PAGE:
So often we view things we grew up loving through rose-colored glasses, and upon revisiting them later in life end up soiling those good memories we once had. This is especially true when talking about video games. There are games I adored as a kid that I couldn’t wait to fire up and re-experience as an adult, only to have a cold bucket of water thrown in my face when I realized that the gameplay just didn’t hold up in the gaming world of today. Video games have had multiple decades of refinement and so much of what we cherish from the ’80s and ’90s “glory days" of video games just hasn’t aged well at all. Sometimes things are just better left as great memories.
One particular genre I’ve had a hankering to go back to over the years but have held back on for fear of exactly what I describe above are the classic point-and-click adventure games from the likes of LucasArts or Sierra On-Line. I absolutely adored the King’s Quest, Space Quest, Monkey Island games and more, but they are also from a time where I could bang my head against a particularly obtuse puzzle for 8 straight hours without ruining the entire rest of my week. Now with my middle-age status, a full time job, two young kids, a wife, and a mortgage to worry about, I’m lucky if I get 8 hours a week in total to dedicate to any sort of gaming, let alone one single puzzle in one single game. No sir, I am downright frightened to try and play through any of those games again.
There is one silver lining to this, however. Sometimes the minds behind those classics you loved as a kid are still kicking around making games, and sometimes they make a brand new game in a series you loved that features modern sensibilities and takes into account you might be an adult with responsibilities and stuff. Such is the case with Ron Gilbert, creator of the Monkey Island series, who had a major part in the original two games but was pretty hands-off with anything that has come out in the series since. He had always dreamed of making a direct follow-up to 1991’s Monkey Island 2: LeChuck’s Revenge, and in recent years that finally happened in the form of Return to Monkey Island which hit consoles and PC last year and arrived on iOS and Android this very week.
What I love about Return to Monkey Island is that it’s like playing one of those classic adventure games as you remember it, not as they actually are. There are quality of life improvements and features here that you would expect from a game made today and that weren’t common in the games from 30+ years ago. That includes a well-designed hint system so that there can still be the insanely obtuse or absurd puzzle solution but you won’t need to seek out a FAQ.txt or log into Usenet to try and find help solving it. The help is there if and only if you want it. Another thing that remains is the offbeat humor the Monkey Island games are known for, thanks to many of the same key players from the early games in the series returning for this sequel. You can find even more information about this game in our review from earlier this week.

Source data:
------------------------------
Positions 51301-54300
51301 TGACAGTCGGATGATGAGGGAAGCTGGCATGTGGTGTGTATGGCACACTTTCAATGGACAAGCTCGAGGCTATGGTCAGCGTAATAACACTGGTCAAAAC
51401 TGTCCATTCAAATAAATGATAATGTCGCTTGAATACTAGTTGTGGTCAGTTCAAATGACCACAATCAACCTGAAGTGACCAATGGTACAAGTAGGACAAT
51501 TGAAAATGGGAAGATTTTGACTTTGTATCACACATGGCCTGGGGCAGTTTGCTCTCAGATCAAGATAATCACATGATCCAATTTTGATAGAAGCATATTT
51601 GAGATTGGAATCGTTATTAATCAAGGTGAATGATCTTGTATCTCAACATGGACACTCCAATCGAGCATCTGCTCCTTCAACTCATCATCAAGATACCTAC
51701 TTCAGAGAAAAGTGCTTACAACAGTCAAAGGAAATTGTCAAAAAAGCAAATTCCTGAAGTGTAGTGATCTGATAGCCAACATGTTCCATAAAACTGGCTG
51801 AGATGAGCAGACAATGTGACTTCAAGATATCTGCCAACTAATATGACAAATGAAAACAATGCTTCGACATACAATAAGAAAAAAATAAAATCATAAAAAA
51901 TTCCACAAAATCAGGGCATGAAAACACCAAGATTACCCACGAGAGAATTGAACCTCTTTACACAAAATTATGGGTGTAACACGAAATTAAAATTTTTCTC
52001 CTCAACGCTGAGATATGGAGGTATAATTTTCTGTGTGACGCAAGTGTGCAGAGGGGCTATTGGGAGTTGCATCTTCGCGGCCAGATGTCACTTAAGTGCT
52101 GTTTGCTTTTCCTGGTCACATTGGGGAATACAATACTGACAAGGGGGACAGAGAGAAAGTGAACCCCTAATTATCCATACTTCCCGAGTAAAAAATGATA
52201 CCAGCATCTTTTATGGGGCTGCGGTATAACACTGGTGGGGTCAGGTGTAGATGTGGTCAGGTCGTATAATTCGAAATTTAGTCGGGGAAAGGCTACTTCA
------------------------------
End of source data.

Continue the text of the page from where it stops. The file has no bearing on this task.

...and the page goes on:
While Return to Monkey Island is its own standalone story and doesn’t require that you’ve played any previous games to enjoy, there is certainly plenty of fan service for anyone who did, and it makes me extra sad that we lost the relatively great iOS versions of The Secret of Monkey Island and Monkey Island 2 Special Editions some years back. Being able to play those enhanced ports of the first two games in the series, and then this decades-in-the-making sequel, all on the touchscreen that feels so at home for adventure games, would have been a treat. Alas a boy can dream, and perhaps someday those original games will return, but for now I’m enjoying feeling like a kid again with Return to Monkey Island and if you have fond memories of the series or are completely new but just love classic-style adventure games with incredible production values, you’ll likely enjoy this one too.